Abstract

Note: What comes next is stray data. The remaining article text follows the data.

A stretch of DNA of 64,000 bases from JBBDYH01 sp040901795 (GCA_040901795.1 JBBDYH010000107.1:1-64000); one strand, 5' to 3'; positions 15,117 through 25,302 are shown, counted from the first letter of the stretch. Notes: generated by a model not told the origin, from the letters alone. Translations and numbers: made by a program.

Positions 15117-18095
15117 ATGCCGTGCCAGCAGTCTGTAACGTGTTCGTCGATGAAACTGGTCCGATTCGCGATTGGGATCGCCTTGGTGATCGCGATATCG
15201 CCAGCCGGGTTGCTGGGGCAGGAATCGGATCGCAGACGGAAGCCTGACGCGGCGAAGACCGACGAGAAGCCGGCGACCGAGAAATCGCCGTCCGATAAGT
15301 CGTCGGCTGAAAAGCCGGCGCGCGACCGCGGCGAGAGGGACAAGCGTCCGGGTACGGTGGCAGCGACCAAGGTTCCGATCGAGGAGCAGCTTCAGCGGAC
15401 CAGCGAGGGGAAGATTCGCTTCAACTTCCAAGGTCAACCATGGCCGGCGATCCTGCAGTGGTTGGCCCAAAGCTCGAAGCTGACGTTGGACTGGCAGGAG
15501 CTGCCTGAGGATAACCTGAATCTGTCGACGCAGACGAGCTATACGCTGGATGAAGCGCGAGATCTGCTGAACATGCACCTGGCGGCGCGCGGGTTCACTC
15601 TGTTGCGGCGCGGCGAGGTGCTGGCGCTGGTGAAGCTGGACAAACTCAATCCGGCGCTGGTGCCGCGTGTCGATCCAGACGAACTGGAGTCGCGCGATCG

Molecular clock estimates of divergence times for artiodactyls and whales vary widely in their agreement with the fossil record. Recent estimates indicate that the divergence of whales from artiodactyls occurred 60 Ma, a date which compares well with the first appearances of fossil whales around 53.5 Ma, and artiodactyls at 55 Ma. Other estimates imply significant gaps in the fossil record. A date of 65 Ma for the divergence of Suidae and Ruminantia predates the appearance of Ruminantia by over 10 million years, and an estimate of 58 Ma for the divergence of Suidae from Cetacea implies a gap of over 20 million years. Further, although a molecular clock estimate has not been reported, the hypothesis that hippos are the closest living relatives of the whales implies a potential ghost lineage for hippos of over 40 million years. There are only two living species of hippos, and their fossil record is sparse, while cetaceans and other artiodactyls are speciose and have rich fossil records. A 40-million-year gap in the fossil record of hippos could be explained by several possibilities: inadequate biogeographic sampling, taphonomic biases, or undifferentiated primitive morphology. Similarly, a number of possible problems may exist in the molecular data: rate variation in the genes sampled, the low numbers of genes examined, and insufficient age calibrations. In addition, there are potential problems in molecular phylogeny estimation, such as long branch attraction and inappropriate taxonomic sampling. Additional estimates of divergence times among living taxa should provide a broader framework for comparison with the fossil record and provide information to help identify which of these factors are causing conflict.

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